with the glossy images Emma had conjured up.
It has reignited my dream, coming here.
The past couple of days have been quite disappointing
and quite difficult, and I was really hoping that today
would be fantastic, and it really has been.
But the trauma of the previous two days means Ceri's still cautious.
It's really scary to think that we've made this big commitment,
coming this week. We've come to the city and really loved the city.
And maybe now can't afford to live here, which is quite heartbreaking.
And it's not just financial concerns.
Ceri believes the reality of being
so far from home could be a real issue for Emma.
She's not spoke to her nan all week
and she normally wouldn't go this long without speaking to her.
She's already starting to find that a bit strange
and I think she's starting to feel she's quite far away.
So I think Emma's...
I don't know if she's struggling, but I think the realisation of
how far away from home we are is sinking in.
An enjoyable day out may have reassured Emma
a move will be right, but she's also beginning to wrestle
with the decisions she'll face at the end of the week.
I feel very, very conflicted about leaving everybody back home.
I do feel... I'm not sure how I'd do it, if I could do it.
I'm still not sure.
The day has shown the girls although they may struggle to
afford it, life in New Zealand could have its upsides.
But is that enough for them to choose the lifestyle over the one
they have at home?
We've had a lovely day today and based on lifestyle,
we're going to vote...
BOTH: New Zealand.
Yay! I didn't think you would.
I think it's kind of the reason we wanted to move, isn't it?
For the outdoor lifestyle. So I think that hasn't changed.
Yeah, it was just really nice to hang out up there,
once it had brightened up in the sunshine, feel the sun on my skin.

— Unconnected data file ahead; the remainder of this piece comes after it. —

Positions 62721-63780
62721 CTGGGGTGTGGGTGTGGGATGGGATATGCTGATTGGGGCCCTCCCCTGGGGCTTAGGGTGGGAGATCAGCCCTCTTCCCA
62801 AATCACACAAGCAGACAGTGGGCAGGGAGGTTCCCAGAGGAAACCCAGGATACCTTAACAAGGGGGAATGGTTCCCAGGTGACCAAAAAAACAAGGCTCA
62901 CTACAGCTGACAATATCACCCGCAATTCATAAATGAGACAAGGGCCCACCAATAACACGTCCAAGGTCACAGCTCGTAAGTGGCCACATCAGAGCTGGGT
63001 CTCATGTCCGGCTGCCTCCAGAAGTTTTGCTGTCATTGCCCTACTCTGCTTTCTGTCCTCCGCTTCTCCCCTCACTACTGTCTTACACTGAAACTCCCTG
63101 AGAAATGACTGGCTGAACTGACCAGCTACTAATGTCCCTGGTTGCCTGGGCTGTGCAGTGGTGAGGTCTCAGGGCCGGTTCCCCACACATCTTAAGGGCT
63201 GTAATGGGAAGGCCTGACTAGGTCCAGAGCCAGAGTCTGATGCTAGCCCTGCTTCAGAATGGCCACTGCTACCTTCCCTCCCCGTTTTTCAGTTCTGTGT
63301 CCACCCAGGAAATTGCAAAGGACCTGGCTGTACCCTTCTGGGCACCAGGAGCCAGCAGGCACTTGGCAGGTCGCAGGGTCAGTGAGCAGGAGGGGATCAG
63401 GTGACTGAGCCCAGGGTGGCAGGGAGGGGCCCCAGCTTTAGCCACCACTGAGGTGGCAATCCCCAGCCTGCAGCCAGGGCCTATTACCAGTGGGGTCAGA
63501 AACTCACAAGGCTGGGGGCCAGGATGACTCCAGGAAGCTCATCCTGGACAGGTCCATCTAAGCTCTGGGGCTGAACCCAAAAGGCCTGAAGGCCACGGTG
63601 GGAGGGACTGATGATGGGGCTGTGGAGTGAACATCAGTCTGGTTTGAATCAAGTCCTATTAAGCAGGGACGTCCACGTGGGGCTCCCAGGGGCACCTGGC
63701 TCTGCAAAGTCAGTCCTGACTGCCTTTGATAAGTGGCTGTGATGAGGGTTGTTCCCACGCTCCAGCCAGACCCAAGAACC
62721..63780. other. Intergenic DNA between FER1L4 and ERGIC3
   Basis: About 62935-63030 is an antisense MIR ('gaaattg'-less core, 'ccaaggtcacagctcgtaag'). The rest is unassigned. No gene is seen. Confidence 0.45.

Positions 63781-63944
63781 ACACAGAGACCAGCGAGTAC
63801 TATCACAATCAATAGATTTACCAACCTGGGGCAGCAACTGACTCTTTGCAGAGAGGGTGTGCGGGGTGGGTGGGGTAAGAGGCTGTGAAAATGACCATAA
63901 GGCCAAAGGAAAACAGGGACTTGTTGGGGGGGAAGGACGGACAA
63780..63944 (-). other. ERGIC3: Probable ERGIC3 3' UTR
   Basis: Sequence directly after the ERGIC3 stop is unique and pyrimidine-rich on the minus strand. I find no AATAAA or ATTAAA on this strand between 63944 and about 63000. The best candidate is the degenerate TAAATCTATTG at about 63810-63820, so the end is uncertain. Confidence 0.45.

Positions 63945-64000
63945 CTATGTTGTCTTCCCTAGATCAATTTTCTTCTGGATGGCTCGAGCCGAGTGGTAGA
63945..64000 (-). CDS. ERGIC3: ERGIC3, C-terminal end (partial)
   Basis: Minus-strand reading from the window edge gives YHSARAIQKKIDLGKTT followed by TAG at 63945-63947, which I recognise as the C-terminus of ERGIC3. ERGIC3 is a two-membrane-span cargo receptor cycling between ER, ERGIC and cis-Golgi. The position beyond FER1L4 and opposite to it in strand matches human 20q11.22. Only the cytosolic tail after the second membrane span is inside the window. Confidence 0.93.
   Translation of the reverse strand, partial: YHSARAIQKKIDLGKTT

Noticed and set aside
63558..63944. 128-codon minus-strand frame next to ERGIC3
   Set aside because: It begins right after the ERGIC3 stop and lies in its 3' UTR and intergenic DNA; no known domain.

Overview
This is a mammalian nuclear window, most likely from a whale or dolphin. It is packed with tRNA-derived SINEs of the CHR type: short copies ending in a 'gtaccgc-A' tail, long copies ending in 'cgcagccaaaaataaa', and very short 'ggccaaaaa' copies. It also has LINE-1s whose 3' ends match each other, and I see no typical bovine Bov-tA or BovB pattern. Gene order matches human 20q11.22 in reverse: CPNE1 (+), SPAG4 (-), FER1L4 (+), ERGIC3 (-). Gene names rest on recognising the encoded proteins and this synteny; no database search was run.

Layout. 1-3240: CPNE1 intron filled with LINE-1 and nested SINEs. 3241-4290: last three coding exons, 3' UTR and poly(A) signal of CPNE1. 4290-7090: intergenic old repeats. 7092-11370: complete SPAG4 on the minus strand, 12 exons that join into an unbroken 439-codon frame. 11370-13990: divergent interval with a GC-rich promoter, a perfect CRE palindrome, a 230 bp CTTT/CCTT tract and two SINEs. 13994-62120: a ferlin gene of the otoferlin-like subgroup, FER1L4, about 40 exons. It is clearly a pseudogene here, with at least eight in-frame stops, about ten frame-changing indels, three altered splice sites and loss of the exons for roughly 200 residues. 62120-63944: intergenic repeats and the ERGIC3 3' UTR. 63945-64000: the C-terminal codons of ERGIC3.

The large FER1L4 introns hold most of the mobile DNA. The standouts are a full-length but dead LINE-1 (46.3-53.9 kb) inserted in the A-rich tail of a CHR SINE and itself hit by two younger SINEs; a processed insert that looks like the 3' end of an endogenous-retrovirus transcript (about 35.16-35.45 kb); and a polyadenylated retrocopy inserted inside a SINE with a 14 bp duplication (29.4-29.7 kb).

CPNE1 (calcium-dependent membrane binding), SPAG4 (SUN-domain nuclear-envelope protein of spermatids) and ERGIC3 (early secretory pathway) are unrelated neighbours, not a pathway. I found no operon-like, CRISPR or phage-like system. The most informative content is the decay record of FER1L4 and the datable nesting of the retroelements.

-It was nice and warm.
After weathering a stormy property search
and unsettled local job market,
a touch of sunshine has finally landed a vote for New Zealand.
A move could still be on the cards for Emma and Ceri,
as long as the finances add up.
The first step is getting a good price for their home in the UK.
They believe it would fetch around £45,000,
so we've sent round two estate agents
to see if their valuation's correct.
-Oh, it's wet. Wet.
-It's weird seeing home.
Yeah, it's a nice, open-plan living room. Good size.
-Nice, light and airy.
-That's certainly a bright,
Good appointed kitchen. Nice views of the city centre.
Built-in wardrobes, which is good for storage.
Another good-sized bedroom.
Currently set up as an office, nice and bright.
Nice size paved balcony, with lovely city-centre views.
It's a lovely bathroom, very stylish.
Beautifully tiled, beautifully finished, can't fault it in any way.
-That's nice to hear.
-"Can't fault it."
I would advise marketing at £168,000.
If they were looking for a quick sale,
I would advise
marketing at 165,000 to get 160,000.
The current value would fall in the region of £145,000-£150,000.
If the clients were looking to achieve a quick sale, I would